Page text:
If you have driven through the City of Hardy recently, you may have noticed some changes to local businesses happening within the city.
According to Hardy’s Mayor Jason Jackson, the city is seeing a lot of remodeling happening within its business district.
“There are stores all up and down the street right now that are closed but if you look [closer] they’re actually getting a face lift. I think this year will be a tough year for us revenue wise as far as taxes coming in but, by next year, we’re looking at six or seven new businesses opening in Hardy,” Jackson said.
Jackson said although some business owners suffered losses due to fire damage or chose to close their doors, the city still saw an increase in the city’s tax base.
“Next year we’re planning on a large uptake,” Jackson said. “The Dollar Store is projecting $1 million a year in sales; Casey’s is probably going to run closer to about $2 million in sales,” Jackson said, noting he was uncertain of the revenue which would be generated by the many incoming businesses on Main Street and within city limits.
With new restaurants and stores opening in Hardy later this year, Jackson said it will be an economic boost and not only help the city itself but will be beneficial to the citizens who will be able to obtain gainful employment from the new businesses opening.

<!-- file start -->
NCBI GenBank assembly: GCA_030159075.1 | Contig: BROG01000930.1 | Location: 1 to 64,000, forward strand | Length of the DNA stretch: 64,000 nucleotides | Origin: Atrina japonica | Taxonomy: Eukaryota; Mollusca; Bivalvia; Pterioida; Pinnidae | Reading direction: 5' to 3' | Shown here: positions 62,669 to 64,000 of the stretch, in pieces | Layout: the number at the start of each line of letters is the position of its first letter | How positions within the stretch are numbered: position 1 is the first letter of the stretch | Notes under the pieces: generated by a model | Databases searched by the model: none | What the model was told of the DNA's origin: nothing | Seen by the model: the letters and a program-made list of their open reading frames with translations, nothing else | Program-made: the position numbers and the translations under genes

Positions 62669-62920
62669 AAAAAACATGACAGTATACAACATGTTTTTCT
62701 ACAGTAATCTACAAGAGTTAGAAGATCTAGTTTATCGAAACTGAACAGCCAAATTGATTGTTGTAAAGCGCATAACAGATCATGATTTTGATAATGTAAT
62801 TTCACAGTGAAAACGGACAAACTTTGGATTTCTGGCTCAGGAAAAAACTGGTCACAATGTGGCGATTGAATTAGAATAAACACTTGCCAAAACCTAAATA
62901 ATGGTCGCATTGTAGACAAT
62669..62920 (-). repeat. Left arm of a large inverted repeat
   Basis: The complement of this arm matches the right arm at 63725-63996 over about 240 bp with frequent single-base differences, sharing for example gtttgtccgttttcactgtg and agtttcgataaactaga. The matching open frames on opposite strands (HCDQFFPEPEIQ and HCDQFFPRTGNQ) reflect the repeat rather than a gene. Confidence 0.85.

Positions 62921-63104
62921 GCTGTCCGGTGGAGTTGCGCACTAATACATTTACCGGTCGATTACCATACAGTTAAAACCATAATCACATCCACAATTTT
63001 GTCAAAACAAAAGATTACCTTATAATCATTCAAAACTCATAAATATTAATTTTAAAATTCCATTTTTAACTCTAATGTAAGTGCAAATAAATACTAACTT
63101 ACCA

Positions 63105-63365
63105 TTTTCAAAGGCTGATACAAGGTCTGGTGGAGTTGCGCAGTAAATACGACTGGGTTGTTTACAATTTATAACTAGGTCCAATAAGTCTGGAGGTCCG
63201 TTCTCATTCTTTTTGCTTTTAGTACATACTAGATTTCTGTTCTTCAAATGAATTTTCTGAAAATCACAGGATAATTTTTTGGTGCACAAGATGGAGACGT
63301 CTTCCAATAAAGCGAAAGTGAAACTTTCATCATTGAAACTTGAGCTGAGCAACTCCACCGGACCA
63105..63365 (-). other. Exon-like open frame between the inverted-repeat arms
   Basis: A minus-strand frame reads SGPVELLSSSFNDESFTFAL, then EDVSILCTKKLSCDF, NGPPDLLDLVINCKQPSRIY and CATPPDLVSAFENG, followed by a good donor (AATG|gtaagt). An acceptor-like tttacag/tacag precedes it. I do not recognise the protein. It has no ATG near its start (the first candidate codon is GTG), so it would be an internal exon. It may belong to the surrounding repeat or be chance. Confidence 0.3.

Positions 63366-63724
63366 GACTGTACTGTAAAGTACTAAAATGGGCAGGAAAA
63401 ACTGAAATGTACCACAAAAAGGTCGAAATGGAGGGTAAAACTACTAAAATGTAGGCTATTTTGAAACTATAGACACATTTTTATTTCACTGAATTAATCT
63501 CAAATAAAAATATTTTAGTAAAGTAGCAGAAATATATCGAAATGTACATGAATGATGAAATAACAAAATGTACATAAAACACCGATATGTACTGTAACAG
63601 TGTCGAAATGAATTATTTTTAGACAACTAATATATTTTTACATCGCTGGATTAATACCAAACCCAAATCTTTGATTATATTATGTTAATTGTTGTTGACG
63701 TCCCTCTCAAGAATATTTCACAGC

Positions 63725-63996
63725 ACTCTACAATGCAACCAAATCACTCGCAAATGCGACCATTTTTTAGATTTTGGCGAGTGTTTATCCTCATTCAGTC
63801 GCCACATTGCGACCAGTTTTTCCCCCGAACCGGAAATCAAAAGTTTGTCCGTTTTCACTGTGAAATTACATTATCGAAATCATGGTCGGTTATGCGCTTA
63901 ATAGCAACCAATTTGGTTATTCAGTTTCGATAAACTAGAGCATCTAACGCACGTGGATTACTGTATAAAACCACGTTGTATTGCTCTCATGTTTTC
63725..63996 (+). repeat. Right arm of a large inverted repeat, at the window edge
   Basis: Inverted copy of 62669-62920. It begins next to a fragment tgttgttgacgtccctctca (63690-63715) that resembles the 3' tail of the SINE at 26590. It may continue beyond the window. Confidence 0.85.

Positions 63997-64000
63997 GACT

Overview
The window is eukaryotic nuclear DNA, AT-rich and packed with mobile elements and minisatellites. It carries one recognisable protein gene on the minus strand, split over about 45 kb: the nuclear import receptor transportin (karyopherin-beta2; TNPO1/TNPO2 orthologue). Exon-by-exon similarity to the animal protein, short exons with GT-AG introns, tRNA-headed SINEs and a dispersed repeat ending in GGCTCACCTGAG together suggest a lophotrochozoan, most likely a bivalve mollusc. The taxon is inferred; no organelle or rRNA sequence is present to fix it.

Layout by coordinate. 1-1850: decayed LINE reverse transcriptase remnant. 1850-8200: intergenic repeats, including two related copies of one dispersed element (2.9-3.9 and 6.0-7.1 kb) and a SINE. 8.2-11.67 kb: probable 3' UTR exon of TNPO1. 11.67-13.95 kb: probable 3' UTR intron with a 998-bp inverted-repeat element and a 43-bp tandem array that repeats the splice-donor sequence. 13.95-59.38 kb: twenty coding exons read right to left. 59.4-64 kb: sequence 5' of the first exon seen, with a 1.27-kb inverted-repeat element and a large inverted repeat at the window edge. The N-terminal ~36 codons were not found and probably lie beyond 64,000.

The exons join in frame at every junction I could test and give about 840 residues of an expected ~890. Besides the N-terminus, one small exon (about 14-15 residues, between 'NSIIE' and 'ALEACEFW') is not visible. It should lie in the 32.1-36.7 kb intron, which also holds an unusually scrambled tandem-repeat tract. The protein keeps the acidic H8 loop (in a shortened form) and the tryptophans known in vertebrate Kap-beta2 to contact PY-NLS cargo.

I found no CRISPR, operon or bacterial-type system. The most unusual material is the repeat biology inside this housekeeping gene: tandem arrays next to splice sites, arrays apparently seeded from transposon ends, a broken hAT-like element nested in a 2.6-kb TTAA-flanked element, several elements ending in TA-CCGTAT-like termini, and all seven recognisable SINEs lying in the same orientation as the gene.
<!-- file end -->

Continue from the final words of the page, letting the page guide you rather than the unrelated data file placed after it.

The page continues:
“You get more businesses; you’re going to get more people in here; more jobs. That will be one of the biggest things is that people will come in and see more stores filling up. The people buying the stores are doing quality work to their buildings,” Jackson said.
When asked what the city was doing to make a business friendly climate, Jackson said the city was applying for grants in order to make improvements.
“Right now we’re working on a grant for $200,000 and another for $100,000. We’re planning to put $100,000 into the streets this year. We have a lot of money coming in and those grants, we’ll get an answer back on this month. The street funds we have secured though. We’ve got the money secured for new sidewalks in cooperation with the business owners. We’re going to start in the spring on fixing the broken sidewalks and repairing unsafe areas,” Jackson said. “The other is $200,000 for crosswalks and things we’ll hopefully have coming in. Everyone is pitching in to make it work.”
Jackson said he has also noticed a trend of businesses making an active effort to cater to the desire of the public.
“They’re trying to follow the trend of what people want from Jonesboro and the bigger cities,” Jackson said.
Although many incoming businesses are still under construction, the majority are slated to open later this year.